RSS icon

Top Stories

Workforce Management Exclusive Online Resource Series Preparing for Disaster

June 2, 2006
Recommend (0) Comments (0)
Related Topics: Policies and Procedures, Strategic Planning, Featured Article
Reprints
To help you and your organization become better prepared for potential disasters, Workforce Management has assembled this package of practical disaster preparedness guides created by workforce management professionals for workforce management professionals.

    In a Workforce Management exclusive online offering, Catherine F. Johnson, HR manager at Mayo Clinic in Rochester, Minnesota, offers an impressive firsthand account of how the clinic quickly staffed up an entire health care system to help victims of Hurricane Katrina.

    In a separate companion article, Johnson also shows how the Mayo Clinic’s experience during the aftermath of Hurricane Katrina can also apply to emergency staffing for many other types of businesses. Johnson provides a practical checklist for dealing with staffing in emergency situations.

    In their book Leading People Through Disasters: An Action Guide Preparing for and Dealing With the Human Side of Crises, authors Kathryn D. McKee, SPHR, and Liz Gutheridge lay out a blueprint to help HR professionals deal with the effect of disasters on their workforces.

    Workforce Management is pleased to provide you with four advance excerpts from McKee and Gutheridge’s book, which is published by Berrett-Koehler Publishers and available July 28, 2006.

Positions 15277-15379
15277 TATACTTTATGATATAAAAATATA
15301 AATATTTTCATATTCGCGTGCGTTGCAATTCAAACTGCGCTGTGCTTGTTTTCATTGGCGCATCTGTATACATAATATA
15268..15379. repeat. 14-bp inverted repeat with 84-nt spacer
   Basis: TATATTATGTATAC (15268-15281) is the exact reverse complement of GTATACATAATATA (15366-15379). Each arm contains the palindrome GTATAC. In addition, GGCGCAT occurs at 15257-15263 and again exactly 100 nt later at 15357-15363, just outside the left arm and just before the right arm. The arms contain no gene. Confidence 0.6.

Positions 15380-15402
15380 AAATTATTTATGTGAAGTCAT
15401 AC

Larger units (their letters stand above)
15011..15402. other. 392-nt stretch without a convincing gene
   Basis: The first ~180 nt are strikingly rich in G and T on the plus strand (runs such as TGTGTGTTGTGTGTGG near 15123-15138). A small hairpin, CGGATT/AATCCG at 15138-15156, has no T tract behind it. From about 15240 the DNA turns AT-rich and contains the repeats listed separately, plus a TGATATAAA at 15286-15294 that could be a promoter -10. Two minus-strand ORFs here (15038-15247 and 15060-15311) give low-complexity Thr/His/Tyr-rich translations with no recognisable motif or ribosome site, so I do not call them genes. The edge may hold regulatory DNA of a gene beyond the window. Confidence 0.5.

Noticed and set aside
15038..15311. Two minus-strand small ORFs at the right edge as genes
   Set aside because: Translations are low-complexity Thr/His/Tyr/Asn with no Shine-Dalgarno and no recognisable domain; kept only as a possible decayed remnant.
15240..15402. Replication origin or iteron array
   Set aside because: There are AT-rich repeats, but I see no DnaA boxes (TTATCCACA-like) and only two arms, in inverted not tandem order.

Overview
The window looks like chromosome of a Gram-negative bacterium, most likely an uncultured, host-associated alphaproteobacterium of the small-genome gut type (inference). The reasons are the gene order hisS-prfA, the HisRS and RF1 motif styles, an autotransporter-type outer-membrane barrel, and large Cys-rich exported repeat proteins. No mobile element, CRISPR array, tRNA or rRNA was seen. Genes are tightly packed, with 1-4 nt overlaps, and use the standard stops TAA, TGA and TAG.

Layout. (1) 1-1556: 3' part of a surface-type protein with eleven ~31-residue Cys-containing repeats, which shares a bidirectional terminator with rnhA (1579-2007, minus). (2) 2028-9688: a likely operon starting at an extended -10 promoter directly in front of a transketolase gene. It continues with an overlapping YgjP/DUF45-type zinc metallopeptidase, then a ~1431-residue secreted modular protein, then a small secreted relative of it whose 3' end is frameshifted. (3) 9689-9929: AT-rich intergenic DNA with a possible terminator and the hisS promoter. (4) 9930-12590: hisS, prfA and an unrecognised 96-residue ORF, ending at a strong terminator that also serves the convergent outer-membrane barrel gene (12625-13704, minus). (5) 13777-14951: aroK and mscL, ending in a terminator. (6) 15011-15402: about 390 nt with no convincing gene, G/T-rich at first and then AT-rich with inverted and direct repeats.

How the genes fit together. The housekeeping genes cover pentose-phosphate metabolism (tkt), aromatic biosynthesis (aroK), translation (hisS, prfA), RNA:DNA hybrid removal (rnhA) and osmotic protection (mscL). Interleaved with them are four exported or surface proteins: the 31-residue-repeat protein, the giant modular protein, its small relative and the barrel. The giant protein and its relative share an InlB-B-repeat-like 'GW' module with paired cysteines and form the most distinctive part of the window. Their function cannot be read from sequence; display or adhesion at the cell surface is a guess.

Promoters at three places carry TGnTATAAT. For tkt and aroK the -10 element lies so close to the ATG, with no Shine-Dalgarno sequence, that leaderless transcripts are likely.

We hope your business never has to put its disaster plans into action, but there is no substitute for being prepared. However, these pragmatic guides can help you and your company should trouble ever come calling.

This Is Not A Drill--An Emergency Staffing Plan in Action
Mayo Clinic’s emergency staffing plan proved its mettle when Hurricane Katrina struck the Gulf Coast in 2005.

When a Disaster Strikes, Will You Be Able to Staff It?
Created by Mayo Clinic’s HR manager, this article outlines the steps for creating an emergency staffing plan. With proper preparation, you will be calm and ready for any major emergency event you might face.

Book Excerpt
Part 1: Leading People Through Disasters
An Action Guide: Preparing for and Dealing With the Human Side of Crises
After the First Interstate Tower in Los Angeles burned on May 4, 1988, HR leaders had to relocate all employees quickly to new work sites.

Part 2: Leading People Through Disasters
An Action Guide: Preparing for and Dealing With the Human Side of Crises
Because of concerns about caring for employees, a "responsibility structure" was devised so that all affected managers, HR leaders and individuals in other key functions were clear on who was responsible for what once employees were safe and the company was ready to start back to work.

Part 3: Leading People Through Disasters
An Action Guide: Preparing for and Dealing With the Human Side of Crises
When the rains, winds, fire or floods have ceased, it’s time to pay attention in equal part to people’s physical and emotional states in anticipation of going back to work.

Part 4: Leading People Through Disasters
An Action Guide: Preparing for and Dealing With the Human Side of Crises
Everyone, especially managers and those in HR, should be extra sensitive to the needs and problems of employees. Managers should be aware of unusual behavioral trends or problems developing in your department.

Related useful links:

What to Do in a Catastrophe

After the Disaster: 10 Issues for Employers

Conference Board Avian Flu Resource Site

Comments

Hr Jobs

Loading
View All Job Listings